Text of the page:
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Nevada’s Child Custody Laws Put the Child First

Like many states, Nevada’s Child Custody Laws determine the legal and physical custody of minor children by utilizing a standard of what’s “in the best interest of the child.” While joint legal custody is encouraged, sole custody may be given to either parent.

But what is legal and physical custody?

Legal custody refers to any decision that relates to the welfare of the child, how the child will be raised, such as the child’s education, health, choice of religion, etc. Under Nevada law, parents who are married have joint legal custody of their child. If the parents are unmarried, joint legal custody is not automatic, but is generally granted by the courts.

Physical custody alludes to where the child physically lives.

In determining what is in the best interest of the child, NRS 125.480 is the controlling law. Factors the court considers in are …
• The wishes of the child if the child is of sufficient age and capacity to form an intelligent preference as to his or her custody.
• Any nomination by a parent or a guardian for the child.
• Which parent is more likely to allow the child to have frequent associations and a continuing relationship with the noncustodial parent.
• The level of conflict between the parents.
• The ability of the parents to cooperate to meet the needs of the child.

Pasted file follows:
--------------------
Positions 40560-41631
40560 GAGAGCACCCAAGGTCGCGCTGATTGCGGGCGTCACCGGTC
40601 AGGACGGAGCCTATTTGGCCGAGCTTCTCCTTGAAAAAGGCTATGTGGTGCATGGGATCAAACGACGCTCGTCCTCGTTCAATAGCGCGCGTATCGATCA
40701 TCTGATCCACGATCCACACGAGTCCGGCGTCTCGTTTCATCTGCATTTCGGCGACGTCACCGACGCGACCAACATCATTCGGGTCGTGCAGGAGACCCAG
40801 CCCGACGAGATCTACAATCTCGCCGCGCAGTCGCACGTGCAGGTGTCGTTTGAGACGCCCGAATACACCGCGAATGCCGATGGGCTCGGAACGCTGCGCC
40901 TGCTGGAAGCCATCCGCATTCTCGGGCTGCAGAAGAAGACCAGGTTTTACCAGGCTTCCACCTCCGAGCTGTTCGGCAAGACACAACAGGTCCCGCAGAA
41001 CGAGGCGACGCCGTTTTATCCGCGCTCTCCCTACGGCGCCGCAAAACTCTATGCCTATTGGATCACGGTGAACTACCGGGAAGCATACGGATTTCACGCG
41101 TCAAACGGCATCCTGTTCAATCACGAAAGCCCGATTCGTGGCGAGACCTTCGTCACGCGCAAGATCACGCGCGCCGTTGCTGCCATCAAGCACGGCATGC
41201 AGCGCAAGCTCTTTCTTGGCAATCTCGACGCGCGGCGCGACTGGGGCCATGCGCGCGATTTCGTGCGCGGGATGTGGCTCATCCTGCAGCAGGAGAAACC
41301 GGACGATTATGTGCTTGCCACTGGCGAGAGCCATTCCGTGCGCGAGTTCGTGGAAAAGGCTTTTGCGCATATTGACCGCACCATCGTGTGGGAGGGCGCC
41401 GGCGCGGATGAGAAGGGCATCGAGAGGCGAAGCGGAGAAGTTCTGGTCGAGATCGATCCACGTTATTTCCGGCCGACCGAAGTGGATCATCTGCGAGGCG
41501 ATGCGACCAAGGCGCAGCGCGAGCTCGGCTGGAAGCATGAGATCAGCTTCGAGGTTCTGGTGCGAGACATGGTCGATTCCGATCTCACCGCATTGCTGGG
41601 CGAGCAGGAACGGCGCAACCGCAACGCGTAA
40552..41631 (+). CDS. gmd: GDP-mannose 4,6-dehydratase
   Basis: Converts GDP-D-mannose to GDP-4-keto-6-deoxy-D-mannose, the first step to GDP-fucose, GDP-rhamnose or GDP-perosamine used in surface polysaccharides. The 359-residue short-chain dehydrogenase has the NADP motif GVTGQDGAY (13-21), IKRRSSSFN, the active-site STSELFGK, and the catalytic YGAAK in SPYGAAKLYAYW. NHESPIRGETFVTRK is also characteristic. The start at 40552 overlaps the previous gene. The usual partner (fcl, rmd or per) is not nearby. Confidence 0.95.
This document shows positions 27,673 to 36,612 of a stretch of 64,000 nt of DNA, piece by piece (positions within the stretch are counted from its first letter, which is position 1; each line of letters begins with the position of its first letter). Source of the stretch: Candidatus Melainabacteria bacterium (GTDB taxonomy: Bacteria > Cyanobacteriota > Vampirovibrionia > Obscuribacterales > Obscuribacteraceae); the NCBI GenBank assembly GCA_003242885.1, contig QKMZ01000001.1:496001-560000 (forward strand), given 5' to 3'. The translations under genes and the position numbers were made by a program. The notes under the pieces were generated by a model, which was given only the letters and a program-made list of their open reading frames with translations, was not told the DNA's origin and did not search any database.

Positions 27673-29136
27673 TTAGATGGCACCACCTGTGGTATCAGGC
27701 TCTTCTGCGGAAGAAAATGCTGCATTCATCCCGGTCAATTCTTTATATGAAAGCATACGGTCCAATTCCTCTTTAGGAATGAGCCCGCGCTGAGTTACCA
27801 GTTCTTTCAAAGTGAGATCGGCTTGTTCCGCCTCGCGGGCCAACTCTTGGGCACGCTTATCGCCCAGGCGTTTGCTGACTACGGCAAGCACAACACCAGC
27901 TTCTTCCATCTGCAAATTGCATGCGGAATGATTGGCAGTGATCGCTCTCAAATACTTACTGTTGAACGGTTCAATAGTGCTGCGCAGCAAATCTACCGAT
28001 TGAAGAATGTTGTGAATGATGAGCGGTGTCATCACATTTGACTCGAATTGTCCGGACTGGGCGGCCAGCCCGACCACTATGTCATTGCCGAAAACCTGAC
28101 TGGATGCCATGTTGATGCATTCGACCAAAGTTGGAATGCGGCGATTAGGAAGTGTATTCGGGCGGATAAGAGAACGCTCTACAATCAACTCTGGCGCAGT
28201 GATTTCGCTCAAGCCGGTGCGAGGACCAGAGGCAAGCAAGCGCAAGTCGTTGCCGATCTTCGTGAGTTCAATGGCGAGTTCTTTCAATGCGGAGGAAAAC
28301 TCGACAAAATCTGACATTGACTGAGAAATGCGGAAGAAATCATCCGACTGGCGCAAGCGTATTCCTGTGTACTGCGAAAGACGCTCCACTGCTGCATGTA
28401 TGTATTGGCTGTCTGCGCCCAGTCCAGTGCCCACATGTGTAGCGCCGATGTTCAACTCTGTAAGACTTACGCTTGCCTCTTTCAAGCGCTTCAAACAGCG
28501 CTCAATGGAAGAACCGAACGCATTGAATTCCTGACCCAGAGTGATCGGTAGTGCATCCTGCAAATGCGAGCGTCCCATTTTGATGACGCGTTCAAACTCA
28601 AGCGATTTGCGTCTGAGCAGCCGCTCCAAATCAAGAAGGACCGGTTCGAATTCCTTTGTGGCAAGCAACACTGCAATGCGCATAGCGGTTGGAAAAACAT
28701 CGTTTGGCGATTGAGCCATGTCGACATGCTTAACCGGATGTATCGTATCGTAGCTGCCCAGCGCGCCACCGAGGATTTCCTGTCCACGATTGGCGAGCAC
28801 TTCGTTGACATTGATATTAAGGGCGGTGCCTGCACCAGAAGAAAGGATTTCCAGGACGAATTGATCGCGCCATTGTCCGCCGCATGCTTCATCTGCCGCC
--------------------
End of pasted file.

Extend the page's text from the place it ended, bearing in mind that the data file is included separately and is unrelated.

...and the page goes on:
• The mental and physical health of the parents.
• The physical, developmental and emotional needs of the child.
• The nature of the relationship of the child with each parent.
• The ability of the child to maintain a relationship with any sibling.
• Any history of parental abuse or neglect of the child or a sibling of the child.
• Whether either parent or any other person seeking custody has engaged in an act of domestic violence against the child, a parent of the child or any other person residing with the child, and
• Whether either parent or any other person seeking custody has committed any act of abduction against the child or any other child.

To begin a child custody process in Nevada, parents generally enter a mediation process. Under NRS 3.475, all parents living in Clark County are required to resolve custody disputes through confidential mediation. During mediation, a court appointed mediator will try to guide the parents to work out a suitable and amicable resolution of their child custody issues. Parents should remember the mediator is neutral and will not give either party legal advice. Though counsel is not permitted in mediation sessions, it is good advice to obtain legal advice before entering the mediation process.

Any issues agreed upon during the mediation process are codified into a child custody agreement which is then submitted to the court for final approval. Before the agreement is submitted, however, each party’s attorney should review the document. Any issues not agreed upon during mediation are referred to the court for hearing.

The commentary is for educational and commentary purposes only. If you or someone you know is involved with a child custody arrangement in Las Vegas, and would like to protect your rights, contact our office for a free confidential case review and receive a response within hours. Call Toll Free 866-414-0400.